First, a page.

In total 1 tope was ratified for Wicklow in 2011 weighing 22.68.kg (50.00.lb) caught on mackerel off Greystones 30/08//2011.

Specimen Size Species Recorded off County Wicklow 2011 – 2015

Number of Species: 9

  • Bass x 2
  • Bull Huss x 1
  • Flounder x 2
  • LSD x 1
  • Thick Lipped Mullet x 33
  • Smooth Hound x 177
  • Spur Dogfish x 9
  • Three Beard Rockling x 8
  • Tope x 44

Relative to the on going study tracking County Wicklow based specimen fish records going back to 1975, the number of specimens recorded post 2010 by species  has increased from 4 (bass, tope, smooth hound and grey mullet) to 9 ( the aforementioned species plus bull huss, flounder, LSD, spur dogfish and rockling).

The one newcomer to the list is flounder, the remaining four bull huss, LSD, spurdog and rockling all featuring on previous specimen lists for the area. Are these species making a comeback? Relative to flounder and T. B. rockling the species were always present just that people were not targeting them. An increase in specimen hunting effort where species are targeted in specific locations at specific times of the angling season has resulted in flounder making the list and also an upward movement in T. B. Rockling claims.

The presence of Wicklow Boat Charters post 2011 with subsequent increased effort aimed at so called “rough species” has resulted in a marked increase in smooth hound and tope claims and is definitely a factor in recent claims for specimen bull huss and LSD, both species always present albeit reduced in average size and population.

Spurdog are making a tentative comeback probably due to a current ban on commercial fishing for the species within Scottish waters. However when one considers how prolific this particular species was in spring and again in early winter certainly up to the early 1980’s, the jury is still out as to their ongoing recovery.

Matching Wicklow Boat Charters overall recorded catches for 2014 and 2015 to specimen fish returns for County Wicklow in the same year provides a more accurate picture of the inshore fishery off North County Wicklow.

Wicklow Boat Charters Catch Returns 2014

  • Tope – total boated 179 – total specimens ratified 12.
  • Smooth hound – total boated 912 – specimens ratified 21.
  • Bull huss – total boated 176 – zero specimens ratified.
  • Spur dogfish – total boated on a single outing 09/11/2014 = 55 – zero specimens ratified.

Wicklow Boat Charters Catch Returns 2015

  • Tope – total boated 185 – specimens ratified for Co. Wicklow 7.
  • Smooth hound – total boated 912 – specimens ratified for Co. Wicklow 48.
  • Bull huss – total boated 103 – zero specimens ratified for Co. Wicklow.
  • Spurdog – total boated 2 – “limited fishing due to bad weather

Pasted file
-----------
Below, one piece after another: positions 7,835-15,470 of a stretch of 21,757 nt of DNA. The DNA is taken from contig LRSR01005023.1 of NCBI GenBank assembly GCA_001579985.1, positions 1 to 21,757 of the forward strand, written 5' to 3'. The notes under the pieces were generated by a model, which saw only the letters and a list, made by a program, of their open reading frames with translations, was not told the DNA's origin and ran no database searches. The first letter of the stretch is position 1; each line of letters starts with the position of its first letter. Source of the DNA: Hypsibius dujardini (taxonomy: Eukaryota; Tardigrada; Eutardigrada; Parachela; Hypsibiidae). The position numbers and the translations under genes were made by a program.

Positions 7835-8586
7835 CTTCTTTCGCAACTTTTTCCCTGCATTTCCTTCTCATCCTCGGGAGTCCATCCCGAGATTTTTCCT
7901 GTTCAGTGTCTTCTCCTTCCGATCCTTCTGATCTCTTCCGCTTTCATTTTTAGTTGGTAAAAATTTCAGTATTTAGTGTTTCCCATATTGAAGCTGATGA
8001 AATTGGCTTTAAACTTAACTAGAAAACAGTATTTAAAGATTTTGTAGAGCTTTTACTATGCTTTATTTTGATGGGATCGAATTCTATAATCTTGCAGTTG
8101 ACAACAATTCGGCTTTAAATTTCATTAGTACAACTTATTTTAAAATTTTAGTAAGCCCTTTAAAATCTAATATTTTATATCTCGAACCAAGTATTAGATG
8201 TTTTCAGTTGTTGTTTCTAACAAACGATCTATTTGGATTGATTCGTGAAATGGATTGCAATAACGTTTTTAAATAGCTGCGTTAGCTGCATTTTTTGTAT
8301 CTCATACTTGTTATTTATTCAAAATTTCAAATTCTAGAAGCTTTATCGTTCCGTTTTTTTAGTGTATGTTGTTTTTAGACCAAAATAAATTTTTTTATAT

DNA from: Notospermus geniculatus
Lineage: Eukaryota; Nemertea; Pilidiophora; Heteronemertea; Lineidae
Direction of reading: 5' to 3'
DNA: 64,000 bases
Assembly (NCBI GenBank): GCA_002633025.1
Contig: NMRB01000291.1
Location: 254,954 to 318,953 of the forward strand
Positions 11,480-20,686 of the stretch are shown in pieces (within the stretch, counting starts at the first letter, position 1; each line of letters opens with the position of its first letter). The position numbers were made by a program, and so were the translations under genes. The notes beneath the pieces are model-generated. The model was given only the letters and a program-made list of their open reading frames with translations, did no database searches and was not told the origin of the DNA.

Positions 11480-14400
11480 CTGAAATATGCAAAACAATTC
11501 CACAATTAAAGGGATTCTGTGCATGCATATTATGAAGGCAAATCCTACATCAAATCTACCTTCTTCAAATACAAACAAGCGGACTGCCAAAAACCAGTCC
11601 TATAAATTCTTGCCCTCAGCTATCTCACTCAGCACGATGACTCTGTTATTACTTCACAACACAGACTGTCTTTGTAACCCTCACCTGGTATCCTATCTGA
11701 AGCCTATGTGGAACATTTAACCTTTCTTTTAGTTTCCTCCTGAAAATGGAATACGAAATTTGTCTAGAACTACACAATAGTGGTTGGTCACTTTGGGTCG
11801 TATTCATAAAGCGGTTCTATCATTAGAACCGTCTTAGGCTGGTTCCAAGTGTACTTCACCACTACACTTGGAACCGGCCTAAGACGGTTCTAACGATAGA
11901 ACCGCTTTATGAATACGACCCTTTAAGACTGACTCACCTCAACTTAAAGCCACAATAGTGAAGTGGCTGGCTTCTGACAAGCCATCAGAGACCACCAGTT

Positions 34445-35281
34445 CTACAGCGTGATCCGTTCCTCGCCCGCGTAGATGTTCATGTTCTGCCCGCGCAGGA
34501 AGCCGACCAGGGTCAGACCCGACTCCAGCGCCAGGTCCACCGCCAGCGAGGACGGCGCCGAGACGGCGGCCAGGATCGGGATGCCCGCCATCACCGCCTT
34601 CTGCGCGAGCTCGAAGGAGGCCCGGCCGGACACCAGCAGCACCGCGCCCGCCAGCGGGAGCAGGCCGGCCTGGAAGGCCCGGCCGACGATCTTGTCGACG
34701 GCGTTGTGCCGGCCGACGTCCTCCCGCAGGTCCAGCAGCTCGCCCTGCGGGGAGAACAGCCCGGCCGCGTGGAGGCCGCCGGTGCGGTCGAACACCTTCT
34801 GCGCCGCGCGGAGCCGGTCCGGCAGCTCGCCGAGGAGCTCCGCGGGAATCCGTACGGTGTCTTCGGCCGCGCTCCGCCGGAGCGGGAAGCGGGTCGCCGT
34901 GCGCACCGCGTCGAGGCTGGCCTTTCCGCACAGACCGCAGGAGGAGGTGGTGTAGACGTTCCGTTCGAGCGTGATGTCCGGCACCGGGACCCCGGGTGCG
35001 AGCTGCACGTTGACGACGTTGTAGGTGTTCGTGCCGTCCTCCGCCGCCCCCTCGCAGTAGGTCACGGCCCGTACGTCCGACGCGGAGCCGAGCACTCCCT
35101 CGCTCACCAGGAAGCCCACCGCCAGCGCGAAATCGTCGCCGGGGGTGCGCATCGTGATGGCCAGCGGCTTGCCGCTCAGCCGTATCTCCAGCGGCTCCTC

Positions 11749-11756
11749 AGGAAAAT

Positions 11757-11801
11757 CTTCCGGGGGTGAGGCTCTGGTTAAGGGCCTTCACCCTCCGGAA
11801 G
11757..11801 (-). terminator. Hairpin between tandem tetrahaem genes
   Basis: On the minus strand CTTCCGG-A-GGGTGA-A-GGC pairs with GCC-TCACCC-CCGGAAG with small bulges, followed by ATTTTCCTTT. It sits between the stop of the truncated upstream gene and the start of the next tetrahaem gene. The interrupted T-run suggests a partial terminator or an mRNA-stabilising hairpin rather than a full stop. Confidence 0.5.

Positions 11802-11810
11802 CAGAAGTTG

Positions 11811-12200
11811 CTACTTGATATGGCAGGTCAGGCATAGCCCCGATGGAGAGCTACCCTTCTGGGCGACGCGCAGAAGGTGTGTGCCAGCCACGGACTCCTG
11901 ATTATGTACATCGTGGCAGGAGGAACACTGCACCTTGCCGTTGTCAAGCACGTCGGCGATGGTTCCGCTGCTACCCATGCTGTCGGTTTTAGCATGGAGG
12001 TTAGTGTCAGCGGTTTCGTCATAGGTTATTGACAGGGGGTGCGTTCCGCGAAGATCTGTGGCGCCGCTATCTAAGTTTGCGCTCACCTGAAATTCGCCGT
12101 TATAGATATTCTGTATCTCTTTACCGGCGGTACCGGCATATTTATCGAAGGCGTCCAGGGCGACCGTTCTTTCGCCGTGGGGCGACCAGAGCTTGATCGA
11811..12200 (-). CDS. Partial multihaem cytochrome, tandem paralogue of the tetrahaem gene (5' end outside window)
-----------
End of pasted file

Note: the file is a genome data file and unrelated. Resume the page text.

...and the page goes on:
Tope and smooth hound populations would appear to be in a reasonably healthy state, on the ground evidence of pups from both species suggesting this status quo should continue. That said, this writer witnessed in 2015 a reduction in average size of smooth hound caught in the Arklow area and the presence of dead smooth hound in 40. kg fish boxes for use as whelk pot bait.

Significantly specimen bull huss and spur dogfish returns are low for the amount of boat man hours directed towards fishing large fish baits in key predator fish locations on board the two vessels operated by Wicklow Boat Charters, with only a few ray encountered (14 in 2014 by Wicklow Boat Charters).

On the plus side a lot of male pack tope are encountered earlier in the summer with larger female tope showing up from August through to October weather permitting.

Codling haul from Killoughter, Co. Wicklow, circa 1980's.

White fish returns on the north Wicklow fishing grounds though are very poor, the dearth of traditionally targeted edible species other than small grey and tub gurnards, which appear to be quite numerous, reflected in catch returns gleaned from Greystones Ridge Sea Angling Club competition records (boat and shore) for September 2015 & January 2016 respectively, all posted on Facebook.

Competition results courtesy of Greystones Ridge Sea Angling Club, January 2016.

A 24 cm dab, 26 cm flounder and a 33 cm whiting, all recorded in January 2016 post a shore competition off Five Mile Point with no sizeable codling or coalfish present speaks volumes as to how far biodiversity standards have dropped along the north Wicklow coastline in tandem with bottom mussel bed exploitation, the connection when one knows the fisheries history being indisputable as the above image courtesy of Liam Kane taken at Killoughter in the 1980’s makes clear.

Pre 1980 and the commencement of inshore bottom mussel dredging off County Wicklow 16 species of fish swam in the then abundant north Wicklow waters that grew on or above Irish rod and line specimen weight to include edible species such as cod, plaice, black sole, thornback and blonde ray. Today these species other than the odd juvenile are a distant memory, marine biodiversity reduced wholesale as the dredgers did their work.

Circa 2016 four species, bass, grey mullet, tope and smooth hound (all non quota species) still swim in reasonable numbers and grow to specimen size off Co. Wicklow, while flounder and T. B. rockling exist because they are non commercial and inhabit safe estuary and harbour wall locations respectively. Spurdog, LSD and bull huss though still run the gauntlet of commercial exploitation, a fate which currently threatens the future of the current mainstay Wicklow specimen species bass, grey mullet, tope and smooth hound as commercial interests continue to diversify their catch by fishing down the food chain as prime species become uneconomic due to over exploitation………

Further reading: The Inshore Fishery off North Co. Wicklow from an Angling Perspective.

Greystones Tourism Shore Angling Circa 1989

Friday, January 29th, 2016

A tourist shore angling spends on average between €800 – €1000 over a week long stay.